PLANS to upgrade the main road at Levenwick is likely to move one step closer to receiving the go-ahead as councillors consider the project again this week.
The process will move to a full business case if it gets the support of the full council at a meeting on Wednesday.
If the full business case, which could come before councillors in the new year, is approved then the project would go ahead.
However, the estimated capital cost of the preferred option for upgrading the A970 at Levenwick has increased by around 30 per cent.
But Shetland South member George Smith told a meeting of the policy and resources committee on Monday that “we can’t really measure the cost of human life in pounds and pence”.
Elected members agreed in the summer to progress improvements to the A970 at Levenwick, with a report picking widening the road and installing crash barriers as the preferred way forward.
That initial report said it would cost around £3.3 million, but now the capital estimate is £4.3 million. Borrowing would also increase the overall spend.
Safety concerns have been raised for a number of years, with the accident rate at this stretch of road greater than national and local averages.
With a width of around 5.4 metres, compared to the current design standard of 6.8 metres, it is among the narrowest sections of two-lane road in Shetland.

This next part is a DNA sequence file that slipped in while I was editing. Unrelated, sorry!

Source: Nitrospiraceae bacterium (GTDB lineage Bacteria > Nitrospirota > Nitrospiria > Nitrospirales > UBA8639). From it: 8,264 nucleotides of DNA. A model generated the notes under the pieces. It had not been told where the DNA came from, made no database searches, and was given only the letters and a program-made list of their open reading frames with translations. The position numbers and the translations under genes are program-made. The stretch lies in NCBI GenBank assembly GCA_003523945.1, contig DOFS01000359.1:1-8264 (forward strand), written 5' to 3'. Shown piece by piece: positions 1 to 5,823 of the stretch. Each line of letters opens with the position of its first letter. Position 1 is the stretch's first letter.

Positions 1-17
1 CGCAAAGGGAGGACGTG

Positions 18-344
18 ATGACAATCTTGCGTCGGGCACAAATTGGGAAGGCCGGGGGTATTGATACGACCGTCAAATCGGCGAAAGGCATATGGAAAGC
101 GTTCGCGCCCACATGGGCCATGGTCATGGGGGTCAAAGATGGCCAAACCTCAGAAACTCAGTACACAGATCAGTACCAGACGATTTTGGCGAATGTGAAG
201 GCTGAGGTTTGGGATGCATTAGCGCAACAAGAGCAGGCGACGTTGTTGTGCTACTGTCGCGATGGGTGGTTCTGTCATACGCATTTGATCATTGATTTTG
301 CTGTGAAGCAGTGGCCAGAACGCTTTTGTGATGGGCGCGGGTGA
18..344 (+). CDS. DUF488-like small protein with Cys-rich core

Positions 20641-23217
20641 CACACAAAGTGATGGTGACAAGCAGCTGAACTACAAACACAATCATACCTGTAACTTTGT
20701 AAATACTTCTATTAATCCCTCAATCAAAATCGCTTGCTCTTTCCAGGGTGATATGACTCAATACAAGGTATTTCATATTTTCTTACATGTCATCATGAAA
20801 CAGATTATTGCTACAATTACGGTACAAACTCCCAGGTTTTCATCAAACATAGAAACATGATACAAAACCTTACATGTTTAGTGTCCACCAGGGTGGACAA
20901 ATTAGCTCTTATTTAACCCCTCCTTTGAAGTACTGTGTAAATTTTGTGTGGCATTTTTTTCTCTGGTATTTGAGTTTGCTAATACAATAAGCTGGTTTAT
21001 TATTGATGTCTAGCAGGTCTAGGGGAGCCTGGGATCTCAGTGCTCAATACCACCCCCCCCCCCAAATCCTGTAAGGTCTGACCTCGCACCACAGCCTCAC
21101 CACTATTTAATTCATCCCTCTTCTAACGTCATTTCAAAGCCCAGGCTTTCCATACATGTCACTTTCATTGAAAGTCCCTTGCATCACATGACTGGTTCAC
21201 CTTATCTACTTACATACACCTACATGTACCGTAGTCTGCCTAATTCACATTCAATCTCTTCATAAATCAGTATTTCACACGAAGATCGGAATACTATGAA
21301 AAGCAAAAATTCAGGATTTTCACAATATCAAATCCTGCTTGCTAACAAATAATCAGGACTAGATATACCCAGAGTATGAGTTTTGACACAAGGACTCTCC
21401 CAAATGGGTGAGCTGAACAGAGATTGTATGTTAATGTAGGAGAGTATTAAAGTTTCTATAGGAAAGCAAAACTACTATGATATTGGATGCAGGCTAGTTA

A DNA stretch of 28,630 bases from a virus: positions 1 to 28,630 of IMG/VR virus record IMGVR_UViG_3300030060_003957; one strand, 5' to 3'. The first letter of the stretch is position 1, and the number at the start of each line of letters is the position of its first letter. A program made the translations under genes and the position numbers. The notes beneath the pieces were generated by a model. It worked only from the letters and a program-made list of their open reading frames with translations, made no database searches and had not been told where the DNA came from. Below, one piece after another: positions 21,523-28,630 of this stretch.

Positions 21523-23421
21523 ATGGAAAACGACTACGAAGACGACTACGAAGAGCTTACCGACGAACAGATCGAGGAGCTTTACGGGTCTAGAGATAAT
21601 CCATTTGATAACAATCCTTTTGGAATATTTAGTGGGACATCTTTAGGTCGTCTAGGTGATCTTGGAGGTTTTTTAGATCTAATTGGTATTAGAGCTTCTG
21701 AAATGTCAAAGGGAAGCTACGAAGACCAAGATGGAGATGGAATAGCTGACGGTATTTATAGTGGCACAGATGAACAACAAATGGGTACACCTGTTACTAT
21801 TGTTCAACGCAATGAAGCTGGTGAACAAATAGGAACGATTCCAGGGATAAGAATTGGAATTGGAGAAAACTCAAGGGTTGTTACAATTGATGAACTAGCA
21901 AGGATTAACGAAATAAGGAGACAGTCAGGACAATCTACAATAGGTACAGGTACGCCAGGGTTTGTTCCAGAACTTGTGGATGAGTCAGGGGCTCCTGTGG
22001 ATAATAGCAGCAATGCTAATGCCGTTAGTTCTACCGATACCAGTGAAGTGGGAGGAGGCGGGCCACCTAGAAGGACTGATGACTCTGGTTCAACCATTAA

The verge is also narrow, while there are three blind summits.
Shetland South member Allison Duncan, who himself was involved in a road accident there a few years ago, said he has fought for road improvements since 2007.
He has previously called the piece of road a “death trap” and described the potential upgrade as “long overdue”.
He encouraged council staff to press on with the process of land acquisition.
Meanwhile North Isles member Ryan Thomson, who chairs the council’s environment and transport committee, also stressed the need to investigate potential sources of external funding as soon as possible.
An outline business case on the plans highlights that under the preferred option it “may be possible to provide a remote foot/cyclepath with the assistance of grant funding from Sustrans”.
There are concerns, however, that the gradient of much of the road may mean this is not practical unless there is relaxation in design guidance.
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